The onset of winter has ended the fire season in Yellowstone. The fire fighting crews borrowed from as far away as California have gone home. The controversies engendered by the National Park Service’s so-called “let it burn” policy have cooled for the time being. They will heat up again when the new Congress convenes after the election. Hearings are promised. Various members of the Wyoming and Montana congressional delegations are hotter than the flames that almost incinerated the Old Faithful Lodge, and they will doubtless be looking for a chance to make headlines back home by skewering some bureaucrats.
Since the questions raised by the events in Yellowstone are of national importance, and since any changes in policy will be national, we all ought to understand what happened this summer, why it happened, and what the long-term effects will be.
We should start with a review of some facts that tended to get lost in the reporting from the fire zone. Thirteen major fires burned through Yellowstone this summer. Of these, only five were allowed to burn themselves out. The other eight were fought with every resource available from the moment they were detected.
Among the eight was the giant North Fork fire, which nearly incinerated Old Faithful Lodge. That fire started in the Targhee National Forest, which borders the southwestern corner of Yellowstone. The U.S. Forest Service tried to extinguish it there and couldn’t. Once it spread to the park, the combined efforts of Forest Service, Park Service, military units, and fire fighting crews from all over the west could not contain it.
We need to realize how difficult it is to put out a forest fire. One fire ecologist I talked to, Carlton Britton of Texas Tech, claimed that he had only seen one fire in his career that was unequivocally extinguished by human effort. That one was a blaze that broke out in the middle of a logging operation in Arizona. Within seconds, 11 bulldozers were at the scene to cut firebreaks, and a few minutes later, converted B-17s began making passes–one every three minutes–to drop fire retardant chemicals on the flames. “Usually,” Britton said, “they go out because the weather changes. It starts to rain, or the wind shifts.”
Michael Scott, northern Rockies regional director for the Wilderness Society, agreed with that assessment. “They had 70 pumper trucks at Old Faithful Lodge,” he told me. “But the only thing that saved the buildings was a last-minute wind shift that took the fire around them.”
We should remember that fires burned all over the west this year, despite constant, massive fire-control efforts. Scott cited the Red Bench fire that broke out in a logging operation in the Flathead National Forest, just west of Glacier National Park. Within 12 hours, it had covered 5,000 acres. Within 36 hours, it had burned over 18,000 acres, and by 48 hours from its beginnings, it had scorched 37,000 acres.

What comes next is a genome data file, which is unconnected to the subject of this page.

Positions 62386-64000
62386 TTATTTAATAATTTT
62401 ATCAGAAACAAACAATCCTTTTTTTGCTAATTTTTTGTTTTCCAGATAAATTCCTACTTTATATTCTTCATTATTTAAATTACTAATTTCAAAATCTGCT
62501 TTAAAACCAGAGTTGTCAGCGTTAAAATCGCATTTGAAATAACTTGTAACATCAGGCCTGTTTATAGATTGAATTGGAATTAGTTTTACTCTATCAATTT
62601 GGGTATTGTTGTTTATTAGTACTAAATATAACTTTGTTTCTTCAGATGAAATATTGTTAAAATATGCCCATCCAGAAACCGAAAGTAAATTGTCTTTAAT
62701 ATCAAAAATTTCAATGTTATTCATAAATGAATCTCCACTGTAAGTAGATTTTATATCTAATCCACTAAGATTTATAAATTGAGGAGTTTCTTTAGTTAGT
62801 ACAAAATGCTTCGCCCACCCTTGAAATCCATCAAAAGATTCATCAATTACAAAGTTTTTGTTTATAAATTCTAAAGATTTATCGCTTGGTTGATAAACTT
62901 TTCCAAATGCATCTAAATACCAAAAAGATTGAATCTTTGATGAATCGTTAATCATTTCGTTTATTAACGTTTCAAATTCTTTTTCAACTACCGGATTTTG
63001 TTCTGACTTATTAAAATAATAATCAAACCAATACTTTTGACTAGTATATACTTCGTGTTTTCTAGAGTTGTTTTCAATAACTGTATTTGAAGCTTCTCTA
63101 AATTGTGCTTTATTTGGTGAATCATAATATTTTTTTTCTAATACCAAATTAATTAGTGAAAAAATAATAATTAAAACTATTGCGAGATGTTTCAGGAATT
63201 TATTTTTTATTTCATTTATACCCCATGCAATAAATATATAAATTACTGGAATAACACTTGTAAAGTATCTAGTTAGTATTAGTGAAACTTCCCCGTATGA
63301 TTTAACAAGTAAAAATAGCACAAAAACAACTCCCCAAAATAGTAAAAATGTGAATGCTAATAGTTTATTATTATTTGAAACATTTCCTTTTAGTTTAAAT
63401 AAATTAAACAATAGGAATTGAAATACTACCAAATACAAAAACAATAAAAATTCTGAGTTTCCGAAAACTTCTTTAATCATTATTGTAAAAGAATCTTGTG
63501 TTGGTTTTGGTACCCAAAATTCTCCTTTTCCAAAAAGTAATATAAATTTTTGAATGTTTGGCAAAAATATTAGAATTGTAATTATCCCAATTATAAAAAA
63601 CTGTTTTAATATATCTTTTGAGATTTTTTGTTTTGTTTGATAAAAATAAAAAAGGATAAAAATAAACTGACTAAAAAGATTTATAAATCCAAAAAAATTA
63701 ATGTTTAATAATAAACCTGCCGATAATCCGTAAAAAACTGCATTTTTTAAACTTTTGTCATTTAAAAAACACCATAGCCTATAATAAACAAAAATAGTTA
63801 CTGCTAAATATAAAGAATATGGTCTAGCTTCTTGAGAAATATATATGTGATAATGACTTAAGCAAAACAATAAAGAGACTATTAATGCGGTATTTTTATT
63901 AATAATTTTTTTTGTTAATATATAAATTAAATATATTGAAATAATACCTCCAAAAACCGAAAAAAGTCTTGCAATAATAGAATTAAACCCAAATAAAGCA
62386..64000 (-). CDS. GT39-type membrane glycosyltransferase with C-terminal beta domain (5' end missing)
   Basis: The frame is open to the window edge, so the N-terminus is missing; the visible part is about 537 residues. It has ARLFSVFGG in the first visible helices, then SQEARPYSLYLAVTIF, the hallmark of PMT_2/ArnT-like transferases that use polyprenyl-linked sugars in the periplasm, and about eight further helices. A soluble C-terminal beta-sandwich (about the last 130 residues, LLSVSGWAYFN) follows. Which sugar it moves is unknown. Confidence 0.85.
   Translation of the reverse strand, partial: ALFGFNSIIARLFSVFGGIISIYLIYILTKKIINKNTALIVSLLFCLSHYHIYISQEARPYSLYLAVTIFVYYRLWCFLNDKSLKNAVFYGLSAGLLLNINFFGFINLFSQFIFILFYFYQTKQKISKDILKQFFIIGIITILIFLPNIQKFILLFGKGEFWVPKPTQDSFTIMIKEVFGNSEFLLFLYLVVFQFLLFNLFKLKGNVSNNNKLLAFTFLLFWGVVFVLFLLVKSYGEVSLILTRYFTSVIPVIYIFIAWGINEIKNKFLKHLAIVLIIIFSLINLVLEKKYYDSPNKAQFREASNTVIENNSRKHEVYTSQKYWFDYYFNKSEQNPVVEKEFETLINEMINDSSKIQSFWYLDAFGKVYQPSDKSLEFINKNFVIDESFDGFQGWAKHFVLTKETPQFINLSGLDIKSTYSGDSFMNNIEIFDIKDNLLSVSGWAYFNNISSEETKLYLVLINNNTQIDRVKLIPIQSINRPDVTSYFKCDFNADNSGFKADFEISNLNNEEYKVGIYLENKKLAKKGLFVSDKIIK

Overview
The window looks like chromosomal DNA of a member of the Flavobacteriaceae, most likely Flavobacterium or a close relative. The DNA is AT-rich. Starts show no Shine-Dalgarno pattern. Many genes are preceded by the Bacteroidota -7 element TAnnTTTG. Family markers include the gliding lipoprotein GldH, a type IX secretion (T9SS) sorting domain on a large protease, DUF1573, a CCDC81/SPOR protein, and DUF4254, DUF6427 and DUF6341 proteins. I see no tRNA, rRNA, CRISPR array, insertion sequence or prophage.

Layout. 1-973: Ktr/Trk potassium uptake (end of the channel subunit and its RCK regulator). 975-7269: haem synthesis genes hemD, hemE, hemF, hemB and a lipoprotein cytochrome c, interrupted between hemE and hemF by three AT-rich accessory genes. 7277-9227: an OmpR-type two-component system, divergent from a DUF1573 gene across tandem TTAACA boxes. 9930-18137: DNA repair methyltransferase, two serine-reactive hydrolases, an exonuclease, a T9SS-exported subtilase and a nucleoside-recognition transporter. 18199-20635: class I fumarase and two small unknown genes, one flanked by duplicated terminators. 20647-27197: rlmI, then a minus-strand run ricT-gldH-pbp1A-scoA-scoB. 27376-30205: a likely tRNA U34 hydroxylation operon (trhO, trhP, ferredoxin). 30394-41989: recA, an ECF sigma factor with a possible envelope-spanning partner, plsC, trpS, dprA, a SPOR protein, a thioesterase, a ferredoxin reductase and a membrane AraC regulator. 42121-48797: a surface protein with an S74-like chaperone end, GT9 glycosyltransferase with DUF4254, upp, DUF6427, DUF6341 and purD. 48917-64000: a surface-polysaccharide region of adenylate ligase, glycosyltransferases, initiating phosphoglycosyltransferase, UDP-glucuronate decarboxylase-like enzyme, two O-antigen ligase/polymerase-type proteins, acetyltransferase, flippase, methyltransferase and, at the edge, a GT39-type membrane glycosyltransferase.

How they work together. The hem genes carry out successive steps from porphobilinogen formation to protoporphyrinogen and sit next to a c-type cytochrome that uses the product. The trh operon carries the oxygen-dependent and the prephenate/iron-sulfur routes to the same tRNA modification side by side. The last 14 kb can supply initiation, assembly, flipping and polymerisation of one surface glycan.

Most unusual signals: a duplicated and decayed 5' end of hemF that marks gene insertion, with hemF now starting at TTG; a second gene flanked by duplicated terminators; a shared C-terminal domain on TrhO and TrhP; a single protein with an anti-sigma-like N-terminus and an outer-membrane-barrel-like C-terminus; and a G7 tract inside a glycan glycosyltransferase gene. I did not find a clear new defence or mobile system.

In Yellowstone, the combination of drought, high winds, and old-growth forests rich in fuel made even the most massive control efforts futile. Winds in excess of 60 miles an hour blew burning debris more than a mile beyond the main front of the North Fork fire, and each piece of debris started yet another fire where it landed. Stopping a fire like that would require a firebreak more than a mile wide.
So most of the burning at Yellowstone would have happened regardless of anybody’s policy, which means that the let-it-burn policy should not be judged on acreage incinerated in the summer of 1988. We can only evaluate the fire policy by examining its ecological effects.
Those effects appear to be wholly beneficial. In fact, my conversations with a number of fire ecologists, scientists who have devoted their careers to studying the effects of fire on natural systems, produced only one criticism of park policy. And that was a suggestion that the Park Service should have set fires in previous years in order to consume the fuel in old lodgepole pine stands–most of what burned this summer was lodgepole pine–and thus provide natural firebreaks. However, other ecologists thought that prescribed burning of this kind would not have worked in Yellowstone. To get some sense of the situation, we need to look at how lodgepole pine forests work.
One of the most intriguing aspects of nature is the way it confounds our comfortable habits of thought about good and evil, about what is harmful and what is helpful. In the radically simplified ecosystem of the modern farm, the corn borer is a wicked creature, totally harmful, and without redeeming qualities because it destroys corn plants.
But in the complexity of natural systems we find ambiguous creatures like Dendroctonus ponderose, the mountain pine beetle. Mountain pine beetles feed and breed in the phloem layers of the trunks of lodgepole pine trees. Phloem is conductive tissue that carries food from the needles to the rest of the tree, and a serious infestation of mountain pine beetles will intercept enough food to kill the tree.